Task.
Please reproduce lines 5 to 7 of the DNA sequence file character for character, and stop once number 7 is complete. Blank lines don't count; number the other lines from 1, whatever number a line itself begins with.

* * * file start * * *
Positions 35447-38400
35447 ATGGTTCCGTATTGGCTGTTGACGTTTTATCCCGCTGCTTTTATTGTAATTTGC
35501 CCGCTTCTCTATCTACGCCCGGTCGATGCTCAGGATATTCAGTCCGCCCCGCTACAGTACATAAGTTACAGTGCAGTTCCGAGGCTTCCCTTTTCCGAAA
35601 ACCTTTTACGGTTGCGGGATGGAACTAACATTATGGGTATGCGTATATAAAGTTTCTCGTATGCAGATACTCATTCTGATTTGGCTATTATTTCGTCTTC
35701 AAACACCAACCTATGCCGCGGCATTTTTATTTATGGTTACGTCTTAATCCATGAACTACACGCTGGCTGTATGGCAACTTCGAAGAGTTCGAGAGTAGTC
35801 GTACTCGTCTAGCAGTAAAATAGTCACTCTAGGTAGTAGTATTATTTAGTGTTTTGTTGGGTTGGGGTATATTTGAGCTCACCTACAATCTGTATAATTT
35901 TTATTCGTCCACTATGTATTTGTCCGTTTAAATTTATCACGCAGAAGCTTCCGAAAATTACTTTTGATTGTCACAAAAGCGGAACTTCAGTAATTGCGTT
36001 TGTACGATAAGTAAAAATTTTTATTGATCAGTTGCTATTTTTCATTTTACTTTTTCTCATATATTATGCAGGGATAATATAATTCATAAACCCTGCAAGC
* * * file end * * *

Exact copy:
35701 AAACACCAACCTATGCCGCGGCATTTTTATTTATGGTTACGTCTTAATCCATGAACTACACGCTGGCTGTATGGCAACTTCGAAGAGTTCGAGAGTAGTC
35801 GTACTCGTCTAGCAGTAAAATAGTCACTCTAGGTAGTAGTATTATTTAGTGTTTTGTTGGGTTGGGGTATATTTGAGCTCACCTACAATCTGTATAATTT
35901 TTATTCGTCCACTATGTATTTGTCCGTTTAAATTTATCACGCAGAAGCTTCCGAAAATTACTTTTGATTGTCACAAAAGCGGAACTTCAGTAATTGCGTT